If the earth has a sublunary sphere, that suggests the earth is 'special', which is certainly more parsimonious in a geocentric universe. Also why doesn't earth's sublunary sphere cause it to fall into the sun?
Either way the Earth has to be special. Because nobody figured out that the Sun had gravity before Newton.

Not a substantial comment, but -- would you mind fixing the arXiv link to point to the abstract rather than directly to the PDF? From the abstract one can click through to the PDF, not so the reverse, and from the abstract you can see other versions of the paper, etc. (And you've made getting back to the abstract from the PDF a bit more annoying than usual as you've linked to it at some weird address rather than the usual one.) Thank you!

Studying the works of such people like him, you might want to change your mind if you perceive a conflict between science and religion, which is part of today's public consciousness only because of a small number of very loud religious fundamentalists, helped by some committed atheists trying to suggest that all theists are like them.

We have alternative hypotheses for a lot of things we didn't have then. We know a lot more things that don't make much sense with a God than we knew then. Science and religion weren't always in conflict. The conflict doesn't occur until you have empirical evidence against religeon.

If you define God as "an invisible bearded wizard living on the top of the clouds", then yes, we have empirical evidence against that. But that's not the only definition of God. But as I said, there are much better places of coming up with proofs and disproofs about the existence of God that this article.
I find more sophisticated theologies as unconvincing. The fundamental problem is the more coherent and logically provable your god is, the less she matters, until it's nothing left that could be thought of as a god at all, let alone produce any real consequences that we should worry about. It's like the driving paradox - to paraphrase George Carlin, everyone that drivers slower than you is an idiot, everyone that drives faster is a maniac. If someone has a more literal god than you (you in the general sense) they're clearly just a straw man or an idiot. If someone has a less literal god than you, they're misguided or heretical or cowardly. In this analogy, I choose not to drive.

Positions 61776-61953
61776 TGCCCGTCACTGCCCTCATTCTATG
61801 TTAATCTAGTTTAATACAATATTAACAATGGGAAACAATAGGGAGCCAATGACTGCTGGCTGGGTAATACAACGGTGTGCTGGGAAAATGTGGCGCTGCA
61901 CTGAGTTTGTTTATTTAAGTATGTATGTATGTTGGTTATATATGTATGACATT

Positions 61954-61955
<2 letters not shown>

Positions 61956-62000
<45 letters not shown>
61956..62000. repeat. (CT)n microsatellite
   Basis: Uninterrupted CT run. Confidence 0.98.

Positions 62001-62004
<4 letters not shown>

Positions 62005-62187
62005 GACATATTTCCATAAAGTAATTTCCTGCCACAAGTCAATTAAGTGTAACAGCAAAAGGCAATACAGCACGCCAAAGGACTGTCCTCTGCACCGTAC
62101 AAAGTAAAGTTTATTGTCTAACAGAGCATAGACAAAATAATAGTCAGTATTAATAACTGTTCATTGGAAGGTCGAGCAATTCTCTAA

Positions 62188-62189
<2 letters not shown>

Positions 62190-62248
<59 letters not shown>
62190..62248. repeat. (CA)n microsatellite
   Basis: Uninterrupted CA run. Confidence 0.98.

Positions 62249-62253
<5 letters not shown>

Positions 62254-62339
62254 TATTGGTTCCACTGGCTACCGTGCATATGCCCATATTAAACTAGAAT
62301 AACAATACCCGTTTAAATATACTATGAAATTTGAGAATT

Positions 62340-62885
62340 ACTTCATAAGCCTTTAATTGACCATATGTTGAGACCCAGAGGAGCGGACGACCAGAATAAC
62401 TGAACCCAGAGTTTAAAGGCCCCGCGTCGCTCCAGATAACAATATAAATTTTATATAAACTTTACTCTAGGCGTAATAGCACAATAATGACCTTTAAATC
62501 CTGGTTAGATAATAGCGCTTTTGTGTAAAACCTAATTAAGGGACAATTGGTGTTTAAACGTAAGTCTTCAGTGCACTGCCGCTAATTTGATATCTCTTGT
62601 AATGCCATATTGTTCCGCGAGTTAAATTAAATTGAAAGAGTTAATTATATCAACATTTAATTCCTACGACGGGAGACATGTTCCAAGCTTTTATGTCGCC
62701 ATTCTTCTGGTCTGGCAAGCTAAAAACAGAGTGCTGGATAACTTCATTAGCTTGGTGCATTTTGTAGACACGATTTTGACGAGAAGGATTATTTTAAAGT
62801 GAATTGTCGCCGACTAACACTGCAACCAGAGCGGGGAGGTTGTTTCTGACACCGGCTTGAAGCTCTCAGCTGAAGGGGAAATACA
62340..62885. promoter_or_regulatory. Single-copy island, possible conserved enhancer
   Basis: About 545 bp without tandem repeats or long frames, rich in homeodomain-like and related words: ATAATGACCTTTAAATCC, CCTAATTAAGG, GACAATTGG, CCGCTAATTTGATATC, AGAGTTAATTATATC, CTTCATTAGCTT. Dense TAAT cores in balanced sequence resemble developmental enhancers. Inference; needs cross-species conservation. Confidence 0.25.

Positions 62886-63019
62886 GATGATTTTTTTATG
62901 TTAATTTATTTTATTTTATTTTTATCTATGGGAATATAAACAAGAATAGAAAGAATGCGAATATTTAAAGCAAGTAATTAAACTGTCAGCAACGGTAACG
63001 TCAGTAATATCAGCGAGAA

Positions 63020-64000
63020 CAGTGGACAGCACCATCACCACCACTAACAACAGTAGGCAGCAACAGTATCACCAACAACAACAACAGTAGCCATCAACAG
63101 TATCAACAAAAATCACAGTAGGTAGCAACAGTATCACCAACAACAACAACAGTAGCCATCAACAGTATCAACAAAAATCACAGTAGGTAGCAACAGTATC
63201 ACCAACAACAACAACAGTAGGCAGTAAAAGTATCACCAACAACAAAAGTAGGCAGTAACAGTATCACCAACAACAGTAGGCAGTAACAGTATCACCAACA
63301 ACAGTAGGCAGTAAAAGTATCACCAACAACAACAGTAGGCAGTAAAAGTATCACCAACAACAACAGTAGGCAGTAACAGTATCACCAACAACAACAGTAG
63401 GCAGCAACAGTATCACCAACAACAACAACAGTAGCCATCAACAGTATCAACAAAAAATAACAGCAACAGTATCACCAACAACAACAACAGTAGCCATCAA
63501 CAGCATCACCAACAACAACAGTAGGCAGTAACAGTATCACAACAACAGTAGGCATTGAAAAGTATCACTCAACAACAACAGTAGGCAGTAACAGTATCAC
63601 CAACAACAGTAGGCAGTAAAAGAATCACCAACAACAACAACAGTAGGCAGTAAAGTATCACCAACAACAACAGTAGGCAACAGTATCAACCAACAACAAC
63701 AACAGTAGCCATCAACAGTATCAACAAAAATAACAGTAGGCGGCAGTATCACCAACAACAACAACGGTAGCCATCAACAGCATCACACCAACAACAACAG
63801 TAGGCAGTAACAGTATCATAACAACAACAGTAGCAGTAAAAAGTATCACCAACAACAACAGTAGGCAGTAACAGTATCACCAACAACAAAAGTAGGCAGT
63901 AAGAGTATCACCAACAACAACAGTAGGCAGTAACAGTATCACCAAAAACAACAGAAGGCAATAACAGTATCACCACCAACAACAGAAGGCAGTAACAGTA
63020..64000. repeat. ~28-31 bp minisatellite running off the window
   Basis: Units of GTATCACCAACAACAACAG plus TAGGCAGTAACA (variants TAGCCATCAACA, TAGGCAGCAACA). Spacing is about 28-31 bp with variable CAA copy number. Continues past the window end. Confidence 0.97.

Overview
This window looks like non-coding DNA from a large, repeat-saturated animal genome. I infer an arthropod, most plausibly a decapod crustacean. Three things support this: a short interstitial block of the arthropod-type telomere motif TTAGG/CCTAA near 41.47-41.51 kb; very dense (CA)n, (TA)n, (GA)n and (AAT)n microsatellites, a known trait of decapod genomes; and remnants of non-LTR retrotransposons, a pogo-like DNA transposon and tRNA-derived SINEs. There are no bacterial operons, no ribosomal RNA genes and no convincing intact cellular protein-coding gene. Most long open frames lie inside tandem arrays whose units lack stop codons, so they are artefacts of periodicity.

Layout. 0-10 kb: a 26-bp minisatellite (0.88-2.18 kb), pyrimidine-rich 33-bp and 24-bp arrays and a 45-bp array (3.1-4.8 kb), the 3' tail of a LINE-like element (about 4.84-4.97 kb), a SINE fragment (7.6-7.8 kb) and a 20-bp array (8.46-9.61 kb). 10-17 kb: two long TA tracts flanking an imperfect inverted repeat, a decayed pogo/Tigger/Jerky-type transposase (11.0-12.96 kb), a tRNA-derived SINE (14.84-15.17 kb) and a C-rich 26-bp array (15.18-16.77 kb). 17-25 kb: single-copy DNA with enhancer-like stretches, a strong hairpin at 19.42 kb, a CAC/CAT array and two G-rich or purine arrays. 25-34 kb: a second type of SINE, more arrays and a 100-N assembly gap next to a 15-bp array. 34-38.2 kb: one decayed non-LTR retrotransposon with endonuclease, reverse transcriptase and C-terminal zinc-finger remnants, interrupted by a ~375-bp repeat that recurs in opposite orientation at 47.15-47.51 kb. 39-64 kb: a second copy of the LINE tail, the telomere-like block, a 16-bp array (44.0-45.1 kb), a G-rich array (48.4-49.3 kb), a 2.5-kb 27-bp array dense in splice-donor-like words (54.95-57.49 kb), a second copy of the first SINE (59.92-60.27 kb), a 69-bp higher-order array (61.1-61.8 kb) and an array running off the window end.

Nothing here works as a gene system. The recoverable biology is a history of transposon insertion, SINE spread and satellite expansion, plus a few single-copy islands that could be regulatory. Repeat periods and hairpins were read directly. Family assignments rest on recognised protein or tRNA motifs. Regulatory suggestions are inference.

We have disproven a higher portion of hypotheses that include God than that do not.

I like this quote from Paul Feyerabend:

Copernicanism and other "rational" views exist today only because reason was overruled at some time in their past.

(Emphasis mine).

I disagree, though, with your points about Galileo ridiculing the pope. Sure, it was an unwise choice, but there's nothing unscientific about it. It was just a response out of frustration.

What I meant by him ridiculing the pope is that he created a character called Simplicio (meaning simple-minded, idiot) modeled from the pope. Maybe I didn't formulate it well enough, but I wasn't calling his book unscientific because of ridiculing the pope. I called it unscientific because of the lines of reasoning he used (look at the sloshing water example). Also, he failed to present both sides of the argument with their counter-arguments, he wrote a heavily biased book instead. Of course, there are also some merits in the works of Galilei, he made observations and improved instruments which did add value to science. However, he is too much overrated compared to other scientists of his time.
If that's your point then I agree. It just seemed to me as if you were suggesting that a scientific attitude should be non-provocative, which I disagree with. Being provocative is sometimes necessary to get people's attention.